• Who the characters are – Some books go charging into action without establishing who the character is or why they’re taking the actions being described. This is a perfectly fine way to immerse your reader into a story, but don’t string them along for a long time without giving them little tidbits of information. You will lose them if your character seems reckless without cause.
  • Stereotypes or stock characters – The terrorist of a certain ethnicity, the evil genius, the crusty old retired policeman; do they sound familiar? They should. They are often overused in what we read. Readers might think your story copying  something they’ve read previously. That’s not to say that you can’t use some aspects of these characters, just don’t load your story with them.
  • Too many characters – Some authors can pull this off. Read The Stand by Stephen King or The Lord of the Rings trilogy and you will have more characters than you can shake a stick at. These are exceptions. Too many characters means that you may not be developing them fully. You can try combining multiple characters or eliminating one or two. Not even Tom Bombadil made the movies.
  • Extraneous characters – I know I’ve been guilty of introducing a character and then never using them again for the rest of the book. My editor will rip them out and remind me that they are not necessary. I sometimes have people ask me to write them into a book. In one instance I wrote someone into the book as the person in charge of conducting body cavity searches. I don’t get that request much any more.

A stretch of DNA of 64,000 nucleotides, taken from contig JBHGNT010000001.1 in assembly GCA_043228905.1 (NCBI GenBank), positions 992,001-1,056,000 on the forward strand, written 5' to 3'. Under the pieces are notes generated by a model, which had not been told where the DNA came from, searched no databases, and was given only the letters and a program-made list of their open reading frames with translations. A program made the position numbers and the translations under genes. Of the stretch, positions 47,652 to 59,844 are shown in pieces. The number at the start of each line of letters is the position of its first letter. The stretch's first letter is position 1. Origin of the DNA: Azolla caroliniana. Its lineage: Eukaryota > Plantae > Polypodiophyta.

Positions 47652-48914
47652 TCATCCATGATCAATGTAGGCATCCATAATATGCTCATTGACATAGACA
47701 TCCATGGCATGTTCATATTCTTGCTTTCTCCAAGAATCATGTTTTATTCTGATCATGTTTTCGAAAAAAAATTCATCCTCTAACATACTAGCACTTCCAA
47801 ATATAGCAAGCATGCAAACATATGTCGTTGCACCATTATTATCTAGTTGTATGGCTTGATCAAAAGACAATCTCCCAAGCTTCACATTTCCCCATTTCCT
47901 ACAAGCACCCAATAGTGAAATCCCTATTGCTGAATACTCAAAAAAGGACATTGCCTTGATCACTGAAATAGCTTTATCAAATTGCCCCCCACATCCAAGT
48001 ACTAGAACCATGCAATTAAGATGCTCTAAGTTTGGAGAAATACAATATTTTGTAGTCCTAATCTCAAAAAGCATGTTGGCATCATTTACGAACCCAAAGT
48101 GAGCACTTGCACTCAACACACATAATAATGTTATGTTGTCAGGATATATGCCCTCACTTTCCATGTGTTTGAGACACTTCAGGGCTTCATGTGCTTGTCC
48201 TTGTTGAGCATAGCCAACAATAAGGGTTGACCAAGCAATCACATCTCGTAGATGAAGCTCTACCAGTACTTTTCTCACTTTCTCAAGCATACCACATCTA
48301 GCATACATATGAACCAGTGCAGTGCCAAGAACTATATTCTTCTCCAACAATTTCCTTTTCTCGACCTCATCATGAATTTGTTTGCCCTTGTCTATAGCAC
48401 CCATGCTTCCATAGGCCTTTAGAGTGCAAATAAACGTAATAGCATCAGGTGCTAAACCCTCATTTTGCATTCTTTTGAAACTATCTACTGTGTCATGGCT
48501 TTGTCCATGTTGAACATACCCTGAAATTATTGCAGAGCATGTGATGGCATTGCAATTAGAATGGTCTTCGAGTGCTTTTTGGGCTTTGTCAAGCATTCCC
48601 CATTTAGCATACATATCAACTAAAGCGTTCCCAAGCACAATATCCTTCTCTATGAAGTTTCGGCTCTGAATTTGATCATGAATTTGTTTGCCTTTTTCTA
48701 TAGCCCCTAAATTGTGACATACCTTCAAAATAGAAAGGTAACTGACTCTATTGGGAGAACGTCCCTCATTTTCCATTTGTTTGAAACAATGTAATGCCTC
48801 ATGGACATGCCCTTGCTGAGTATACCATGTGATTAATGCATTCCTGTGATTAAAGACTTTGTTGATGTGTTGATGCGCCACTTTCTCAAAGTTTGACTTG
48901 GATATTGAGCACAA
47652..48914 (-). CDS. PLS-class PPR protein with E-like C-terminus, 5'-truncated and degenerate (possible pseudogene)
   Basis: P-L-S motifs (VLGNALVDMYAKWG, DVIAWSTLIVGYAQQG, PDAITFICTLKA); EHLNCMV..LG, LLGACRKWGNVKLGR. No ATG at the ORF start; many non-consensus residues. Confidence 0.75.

This post told you about some of the problems of characterization. How do we fix them? I’m deferring this to another post because I want to hear your ideas on this topic. I certainly don’t know everything or even much of anything. Let’s share our experiences.

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45 thoughts on “Characterization Tips – What to Avoid, Where to Focus

  1. This is good advice,Don. I’ve also found that subtle distinctions among characters can make them easier for people to distinguish. Even if the characters are twins, there are ways to make each one unique, so that readers can see them as believable, fleshed-out people.

    Liked by 1 person

  2. Your last tip made me laugh. You made them a cavity-searcher? That’s hilarious. Consider this my request that you never put me in your works. I shudder to think what horrors you’d devise.

    Also, with respect to your last point, I’ve often suggested writers combine their extraneous characters into one secondary character. If it’s possible, they become easier to keep track of and might elevate themselves in the story. They may become so well-liked or important that they warrant a story of their own down the road.